RUGBY HAS COME a long way since the legendary Francois Pienaar joined Saracens in 1996.
Less than a year into professionalism, the South African’s initial experiences at the Premiership club were light years away from the micro-managed high performance cultures in which teams operate in the modern game.
Pienaar admits to pride at the über-professionalism of Mark McCall’s current Saracens as the London outfit prepares to face Ulster at Ravenhill tomorrow evening. The 1995 World Cup winner says the club’s facilities and Allianz Park stadium are far from what he encountered on first landing in England.
When I arrived in 1996, before the first training session they gave me a shovel, and I thought it was a joke. I thought somebody was filming me. But we were training on a public park on Bramley Road, and we had to go and take the dog poo off the field before we trained!”
Pienaar’s career began in the amateur era, something that allowed him to form strong bonds with his teammates at Transvaal and for the national team. The Springboks’ importance to the work of Nelson Mandela in unifying the nation was fostered in that amateur spirit.
The unity has not been lost, according to Pienaar, but is now present in different forms.
“It changes because of groupings, and we were amateurs. That’s what people forget. We had to train very early in the morning, go to work and then train again in the evening. We went on tours and we got a little brown envelope… why was the envelope always brown?
“There was money in it, and people said that we were semi-professional before anyone. We got 100 bucks, the equivalent of €10, at most. The game was different, we did it for different reasons.
“The game now is professional and people are getting paid properly to do their job as well as they can. But if they don’t have that spirit, that ‘corps d’esprit’ that bonds them together, it’s very difficult to be successful.”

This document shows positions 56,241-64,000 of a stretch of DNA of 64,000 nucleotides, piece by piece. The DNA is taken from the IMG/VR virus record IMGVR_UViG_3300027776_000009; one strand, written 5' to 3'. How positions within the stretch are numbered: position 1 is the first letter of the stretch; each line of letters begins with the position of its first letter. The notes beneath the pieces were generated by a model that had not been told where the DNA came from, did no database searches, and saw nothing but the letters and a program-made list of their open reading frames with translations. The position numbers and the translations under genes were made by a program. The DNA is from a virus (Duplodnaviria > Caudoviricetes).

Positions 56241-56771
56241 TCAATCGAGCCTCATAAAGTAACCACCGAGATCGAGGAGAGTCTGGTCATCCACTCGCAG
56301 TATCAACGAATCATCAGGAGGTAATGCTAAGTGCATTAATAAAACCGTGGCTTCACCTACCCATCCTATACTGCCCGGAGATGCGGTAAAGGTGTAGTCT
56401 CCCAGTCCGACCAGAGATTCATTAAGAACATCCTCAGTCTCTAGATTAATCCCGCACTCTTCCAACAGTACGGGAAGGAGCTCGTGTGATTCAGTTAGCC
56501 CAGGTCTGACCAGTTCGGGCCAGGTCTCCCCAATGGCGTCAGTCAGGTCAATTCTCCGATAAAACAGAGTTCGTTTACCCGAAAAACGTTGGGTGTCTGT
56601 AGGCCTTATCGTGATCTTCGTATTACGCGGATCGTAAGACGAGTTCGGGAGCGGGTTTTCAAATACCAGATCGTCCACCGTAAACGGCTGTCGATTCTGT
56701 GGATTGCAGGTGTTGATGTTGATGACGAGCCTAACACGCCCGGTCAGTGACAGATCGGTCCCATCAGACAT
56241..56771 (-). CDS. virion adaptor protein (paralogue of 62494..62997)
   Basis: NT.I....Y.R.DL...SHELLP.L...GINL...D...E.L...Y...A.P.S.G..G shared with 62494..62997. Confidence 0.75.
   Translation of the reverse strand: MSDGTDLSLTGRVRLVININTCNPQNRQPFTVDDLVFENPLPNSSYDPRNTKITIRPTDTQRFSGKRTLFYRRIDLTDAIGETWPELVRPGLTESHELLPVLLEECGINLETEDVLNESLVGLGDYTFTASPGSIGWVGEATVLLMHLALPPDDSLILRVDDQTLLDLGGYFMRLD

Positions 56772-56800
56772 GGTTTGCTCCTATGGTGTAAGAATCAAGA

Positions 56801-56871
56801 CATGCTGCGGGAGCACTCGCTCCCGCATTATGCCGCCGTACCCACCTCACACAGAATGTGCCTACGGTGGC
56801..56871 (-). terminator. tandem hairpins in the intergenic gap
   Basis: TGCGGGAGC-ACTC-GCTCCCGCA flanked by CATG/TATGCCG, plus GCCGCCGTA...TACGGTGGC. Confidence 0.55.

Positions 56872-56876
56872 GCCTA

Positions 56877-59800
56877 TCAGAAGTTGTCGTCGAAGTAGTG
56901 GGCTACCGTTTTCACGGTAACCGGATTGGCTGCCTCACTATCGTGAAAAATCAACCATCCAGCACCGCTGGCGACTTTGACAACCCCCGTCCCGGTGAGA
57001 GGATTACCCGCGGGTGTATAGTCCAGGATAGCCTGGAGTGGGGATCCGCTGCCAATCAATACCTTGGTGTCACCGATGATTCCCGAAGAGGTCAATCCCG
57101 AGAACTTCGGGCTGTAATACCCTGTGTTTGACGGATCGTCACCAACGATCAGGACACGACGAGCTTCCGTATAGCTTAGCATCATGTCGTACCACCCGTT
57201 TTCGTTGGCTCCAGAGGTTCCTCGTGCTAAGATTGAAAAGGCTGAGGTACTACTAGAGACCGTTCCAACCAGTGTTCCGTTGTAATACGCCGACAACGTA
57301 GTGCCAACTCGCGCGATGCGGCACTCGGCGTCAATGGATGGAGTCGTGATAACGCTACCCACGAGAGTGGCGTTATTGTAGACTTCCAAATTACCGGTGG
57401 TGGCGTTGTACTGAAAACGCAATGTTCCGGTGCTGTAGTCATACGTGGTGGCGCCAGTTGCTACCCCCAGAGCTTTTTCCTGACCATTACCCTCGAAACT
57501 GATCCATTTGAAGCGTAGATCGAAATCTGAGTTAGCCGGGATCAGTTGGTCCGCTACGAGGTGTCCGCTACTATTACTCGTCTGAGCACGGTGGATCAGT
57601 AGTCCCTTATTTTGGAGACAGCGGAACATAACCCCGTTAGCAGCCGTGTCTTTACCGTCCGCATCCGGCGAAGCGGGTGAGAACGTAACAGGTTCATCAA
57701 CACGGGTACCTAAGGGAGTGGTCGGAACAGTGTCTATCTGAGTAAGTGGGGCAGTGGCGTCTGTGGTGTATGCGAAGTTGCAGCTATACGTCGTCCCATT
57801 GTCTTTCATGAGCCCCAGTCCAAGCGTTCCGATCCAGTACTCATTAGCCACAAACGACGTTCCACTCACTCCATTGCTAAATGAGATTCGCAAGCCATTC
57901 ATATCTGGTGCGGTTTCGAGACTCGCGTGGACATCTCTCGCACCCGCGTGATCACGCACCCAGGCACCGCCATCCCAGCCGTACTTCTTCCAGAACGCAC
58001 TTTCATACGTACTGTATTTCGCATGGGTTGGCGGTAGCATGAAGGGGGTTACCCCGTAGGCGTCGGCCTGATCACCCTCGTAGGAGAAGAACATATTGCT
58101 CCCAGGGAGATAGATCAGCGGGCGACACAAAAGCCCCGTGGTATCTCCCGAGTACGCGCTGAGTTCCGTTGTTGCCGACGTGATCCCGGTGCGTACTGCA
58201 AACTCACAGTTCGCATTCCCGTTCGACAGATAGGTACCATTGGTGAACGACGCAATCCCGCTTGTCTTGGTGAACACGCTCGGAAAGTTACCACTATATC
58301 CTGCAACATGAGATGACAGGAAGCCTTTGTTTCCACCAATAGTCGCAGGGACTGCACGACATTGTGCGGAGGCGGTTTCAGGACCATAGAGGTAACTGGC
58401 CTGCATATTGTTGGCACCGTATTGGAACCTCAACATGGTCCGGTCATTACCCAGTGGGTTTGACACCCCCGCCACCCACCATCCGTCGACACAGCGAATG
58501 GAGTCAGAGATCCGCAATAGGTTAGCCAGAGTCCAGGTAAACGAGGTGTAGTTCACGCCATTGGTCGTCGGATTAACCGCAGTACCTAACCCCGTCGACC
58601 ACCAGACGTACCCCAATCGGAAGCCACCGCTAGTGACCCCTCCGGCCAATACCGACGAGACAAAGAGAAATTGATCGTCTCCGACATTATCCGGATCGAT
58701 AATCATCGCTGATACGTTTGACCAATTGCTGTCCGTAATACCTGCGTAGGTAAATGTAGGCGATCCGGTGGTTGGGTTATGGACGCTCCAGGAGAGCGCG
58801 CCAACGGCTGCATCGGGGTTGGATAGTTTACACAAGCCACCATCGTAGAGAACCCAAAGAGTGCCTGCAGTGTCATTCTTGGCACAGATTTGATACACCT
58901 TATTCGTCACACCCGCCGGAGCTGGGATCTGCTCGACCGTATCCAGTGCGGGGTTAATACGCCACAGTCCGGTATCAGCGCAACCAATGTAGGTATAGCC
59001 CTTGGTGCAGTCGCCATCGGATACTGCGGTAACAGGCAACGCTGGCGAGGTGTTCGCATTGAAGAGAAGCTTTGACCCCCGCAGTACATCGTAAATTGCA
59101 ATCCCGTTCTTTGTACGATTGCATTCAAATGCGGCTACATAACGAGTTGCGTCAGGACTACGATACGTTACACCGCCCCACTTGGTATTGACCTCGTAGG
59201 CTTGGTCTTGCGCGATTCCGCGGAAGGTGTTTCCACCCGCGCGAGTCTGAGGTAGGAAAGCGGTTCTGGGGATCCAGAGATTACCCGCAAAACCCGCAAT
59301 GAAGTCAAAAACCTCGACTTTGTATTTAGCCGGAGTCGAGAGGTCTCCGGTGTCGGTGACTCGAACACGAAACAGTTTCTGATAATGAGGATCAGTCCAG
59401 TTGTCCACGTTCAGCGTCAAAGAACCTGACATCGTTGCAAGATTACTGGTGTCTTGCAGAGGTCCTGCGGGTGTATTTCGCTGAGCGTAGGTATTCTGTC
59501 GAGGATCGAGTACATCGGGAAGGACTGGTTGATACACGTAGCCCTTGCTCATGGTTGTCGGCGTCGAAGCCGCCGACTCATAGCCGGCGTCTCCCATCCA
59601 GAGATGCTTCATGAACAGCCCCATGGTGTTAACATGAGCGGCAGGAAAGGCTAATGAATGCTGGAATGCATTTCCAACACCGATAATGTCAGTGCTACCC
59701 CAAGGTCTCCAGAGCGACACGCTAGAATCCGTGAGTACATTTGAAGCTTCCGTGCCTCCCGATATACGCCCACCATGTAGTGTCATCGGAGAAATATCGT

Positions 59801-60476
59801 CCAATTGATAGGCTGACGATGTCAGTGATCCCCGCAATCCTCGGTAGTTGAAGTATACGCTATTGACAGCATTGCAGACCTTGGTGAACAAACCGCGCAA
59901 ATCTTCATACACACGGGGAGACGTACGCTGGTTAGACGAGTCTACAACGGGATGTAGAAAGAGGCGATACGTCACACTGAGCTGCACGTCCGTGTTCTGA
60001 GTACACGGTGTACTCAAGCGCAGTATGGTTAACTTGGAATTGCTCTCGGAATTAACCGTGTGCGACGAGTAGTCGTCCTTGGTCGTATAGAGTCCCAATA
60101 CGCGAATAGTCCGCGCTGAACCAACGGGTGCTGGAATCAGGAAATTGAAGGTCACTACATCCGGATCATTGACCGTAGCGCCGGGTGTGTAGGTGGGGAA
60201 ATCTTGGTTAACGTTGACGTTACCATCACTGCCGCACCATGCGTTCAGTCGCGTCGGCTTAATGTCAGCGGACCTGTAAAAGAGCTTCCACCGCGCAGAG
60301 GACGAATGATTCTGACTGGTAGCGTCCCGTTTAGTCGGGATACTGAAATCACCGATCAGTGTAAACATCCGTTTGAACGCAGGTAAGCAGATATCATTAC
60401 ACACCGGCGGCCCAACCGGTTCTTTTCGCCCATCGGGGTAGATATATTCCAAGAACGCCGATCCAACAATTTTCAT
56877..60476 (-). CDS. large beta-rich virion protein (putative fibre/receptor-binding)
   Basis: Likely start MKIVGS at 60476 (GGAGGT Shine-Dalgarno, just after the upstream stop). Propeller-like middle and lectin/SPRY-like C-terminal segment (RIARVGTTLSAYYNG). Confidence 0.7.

While Pienaar will be cheering for Sarries at Ravenhill tomorrow – he remains a board member at the club – he admits to seeing something of that collective bond in Ulster, who are driven by their South African totems, Johann Muller and Ruan Pienaar.
Muller is “very well-respected” in their native land for his “style and mannerisms,” while the scrum-half is tied to namesake Francois through his father.
“Ruan is so talented. His dad, Gysie, coached us at the World Cup in 1995, coaching the backline players. He [Gysie] was like Serge Blanco as a player and started running the ball from fullback. [Gysie Pienaar originally shot to fame with his exploits against the 1980 Lions].
You never saw him play because of apartheid [meaning the absence of international matches]. Ruan’s got that same X-factor, he can do something special. Saracens have to clamp him down and put him under great pressure.”
Pienaar [Francois] has been a player, coach and CEO at Saracens, while he is also a legend of Transvaal rugby. However, his real legacy lies in aiding Mandela’s efforts to bring the South African nation together during the Rugby World Cup of 1995.
“I was really lucky to be in the right place at the right time in sport. Sport is a very powerful tool, it has the power to change the world. It has the power to unite and the power to give hope where there was previously despair. Sport cuts across religion and race, creed, colour and nationality.
“It’s a story that I never get tired of telling. I think it’s my responsibility to share this story about forgiveness and healing; how this person was in jail for 27 years and could come out and embrace a sport that was hated by most black people in South Africa.”
One Young World Counsellor and former South African rugby captain, Francois Pienaar, was at Trinity College yesterday to launch the One Young World Summit which will take place in Dublin from the 15th – 18th October.